There are plenty of brands making fitness trackers and smartwatches, but Fitbit remains the most well-known with a name that’s almost synonymous with fitness trackers. We’ve tested and reviewed every Fitbit since 2014’s Charge 2, as well as models from all the other major manufacturers; while we wouldn’t go so far as to state definitively that Fitbit makes the best fitness trackers, all its wearables are accurate and easy to use, and provide illuminating information about the state of your health and fitness. Fitbit also offers those qualities in a range of devices, from budget bands to sensor-packed smartwatches, and this guide is intended to help you whittle down the options and home in on which will suit you best.
The first question to ask yourself is are you, or are you buying for, a child? If the answer to either question is yes, congratulations, the Ace 2 is the right Fitbit for you. It’s the only one designed for children, which means it gives parental oversight for who the child can befriend on the Fitbit network and also that certain features, like weight tracking, are turned off.
For adults, a quick way to narrow down which Fitbit to plump for is to consider the form factor. Do you want a smartwatch like the Sense, Ionic or Versa, or do you want a band like the Inspire or Charge?
Another way to decide on the right Fitbit is to consider which features each one has and which might be valuable to you. Here’s a run-down of the major features and which devices include them.
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Heart rate monitor
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Why you’d want it: All Fitbits estimate your step count, but a better metric to focus on is Active Zone Minutes, which was launched earlier this year with the Charge 4 – but any Fitbit with a heart rate monitor has it. It tracks your progress towards 150 minutes of moderate aerobic activity (or 75 minutes of vigorous activity) a week, a target the NHS advocates.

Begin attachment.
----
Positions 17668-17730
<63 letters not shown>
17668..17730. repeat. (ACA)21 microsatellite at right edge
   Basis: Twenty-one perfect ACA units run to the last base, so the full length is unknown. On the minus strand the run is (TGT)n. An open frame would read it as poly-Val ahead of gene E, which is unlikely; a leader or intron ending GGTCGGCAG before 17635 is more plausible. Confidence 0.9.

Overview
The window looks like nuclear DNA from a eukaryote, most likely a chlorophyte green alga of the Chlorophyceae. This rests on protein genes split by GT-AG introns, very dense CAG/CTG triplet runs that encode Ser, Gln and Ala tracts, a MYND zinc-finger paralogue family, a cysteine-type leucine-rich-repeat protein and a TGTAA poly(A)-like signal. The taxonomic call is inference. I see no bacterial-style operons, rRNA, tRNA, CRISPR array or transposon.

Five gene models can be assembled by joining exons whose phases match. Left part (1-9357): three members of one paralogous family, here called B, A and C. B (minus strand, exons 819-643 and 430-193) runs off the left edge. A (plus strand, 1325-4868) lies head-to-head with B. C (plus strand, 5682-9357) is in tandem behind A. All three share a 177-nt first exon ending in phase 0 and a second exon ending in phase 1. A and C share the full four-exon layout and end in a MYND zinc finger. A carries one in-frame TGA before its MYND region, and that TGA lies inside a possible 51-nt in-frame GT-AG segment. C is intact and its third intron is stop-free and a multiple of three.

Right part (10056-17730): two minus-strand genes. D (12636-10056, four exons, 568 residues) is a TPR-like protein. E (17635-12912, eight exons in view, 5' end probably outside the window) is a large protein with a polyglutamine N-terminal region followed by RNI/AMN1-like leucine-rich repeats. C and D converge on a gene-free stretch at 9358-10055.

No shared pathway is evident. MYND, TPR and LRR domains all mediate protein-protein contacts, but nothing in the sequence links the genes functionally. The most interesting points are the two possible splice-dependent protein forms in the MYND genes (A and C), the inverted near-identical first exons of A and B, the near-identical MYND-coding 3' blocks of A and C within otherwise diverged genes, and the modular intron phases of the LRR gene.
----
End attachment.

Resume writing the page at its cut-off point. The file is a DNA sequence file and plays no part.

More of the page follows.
The 24/7 heart rate monitor opens up access to Fitbit’s impressive sleep tracking features and also your Cardio Fitness Score, which is an estimate of your overall cardiovascular fitness and equates to a VO2 max measurement. For both, Fitbit offers context by comparing your stats against the average for your sex and age range. For the Cardio Fitness Score it also offers advice on how to improve it and estimates what effect a set of activities could have on your score, giving a useful target to aim for.
The heart rate monitor is also used for menstrual health tracking, to help people track their cycle and predict periods and windows of fertility. It requires a fair amount of manual input, however.
Which Fitbits have it? Every device bar the original Inspire has a heart rate monitor.
Why you’d want it: We recommend that runners and cyclists get some form of GPS on their device. It affords far greater accuracy when tracking distance than just using a device’s accelerometer.
Which Fitbits have it? The Sense and Versa 3 smartwatches and the Charge 4 band offer built-in GPS. The Versa 2, Inspire 2 and Inspire HR have connected GPS, which means the device will connect to your phone via Bluetooth to acquire a GPS signal. In our experience, built-in GPS is more accurate than connected GPS.